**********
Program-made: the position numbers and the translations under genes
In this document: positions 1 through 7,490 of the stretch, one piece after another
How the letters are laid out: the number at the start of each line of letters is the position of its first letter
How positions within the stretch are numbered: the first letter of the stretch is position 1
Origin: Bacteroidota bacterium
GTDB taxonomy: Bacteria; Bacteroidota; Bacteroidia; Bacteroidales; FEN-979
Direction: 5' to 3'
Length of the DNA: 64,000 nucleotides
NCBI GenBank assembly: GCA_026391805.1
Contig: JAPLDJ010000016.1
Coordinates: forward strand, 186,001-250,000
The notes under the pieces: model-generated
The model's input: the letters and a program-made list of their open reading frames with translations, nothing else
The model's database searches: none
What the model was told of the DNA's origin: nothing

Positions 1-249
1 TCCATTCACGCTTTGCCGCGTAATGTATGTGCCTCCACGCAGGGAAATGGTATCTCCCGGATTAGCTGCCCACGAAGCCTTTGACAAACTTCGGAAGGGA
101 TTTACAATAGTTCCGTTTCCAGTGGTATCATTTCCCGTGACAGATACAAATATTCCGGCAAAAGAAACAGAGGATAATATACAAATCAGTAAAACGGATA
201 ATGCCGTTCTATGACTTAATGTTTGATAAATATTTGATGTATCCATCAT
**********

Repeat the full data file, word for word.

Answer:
Program-made: the position numbers and the translations under genes
In this document: positions 1 through 7,490 of the stretch, one piece after another
How the letters are laid out: the number at the start of each line of letters is the position of its first letter
How positions within the stretch are numbered: the first letter of the stretch is position 1
Origin: Bacteroidota bacterium
GTDB taxonomy: Bacteria; Bacteroidota; Bacteroidia; Bacteroidales; FEN-979
Direction: 5' to 3'
Length of the DNA: 64,000 nucleotides
NCBI GenBank assembly: GCA_026391805.1
Contig: JAPLDJ010000016.1
Coordinates: forward strand, 186,001-250,000
The notes under the pieces: model-generated
The model's input: the letters and a program-made list of their open reading frames with translations, nothing else
The model's database searches: none
What the model was told of the DNA's origin: nothing

Positions 1-249
1 TCCATTCACGCTTTGCCGCGTAATGTATGTGCCTCCACGCAGGGAAATGGTATCTCCCGGATTAGCTGCCCACGAAGCCTTTGACAAACTTCGGAAGGGA
101 TTTACAATAGTTCCGTTTCCAGTGGTATCATTTCCCGTGACAGATACAAATATTCCGGCAAAAGAAACAGAGGATAATATACAAATCAGTAAAACGGATA
201 ATGCCGTTCTATGACTTAATGTTTGATAAATATTTGATGTATCCATCAT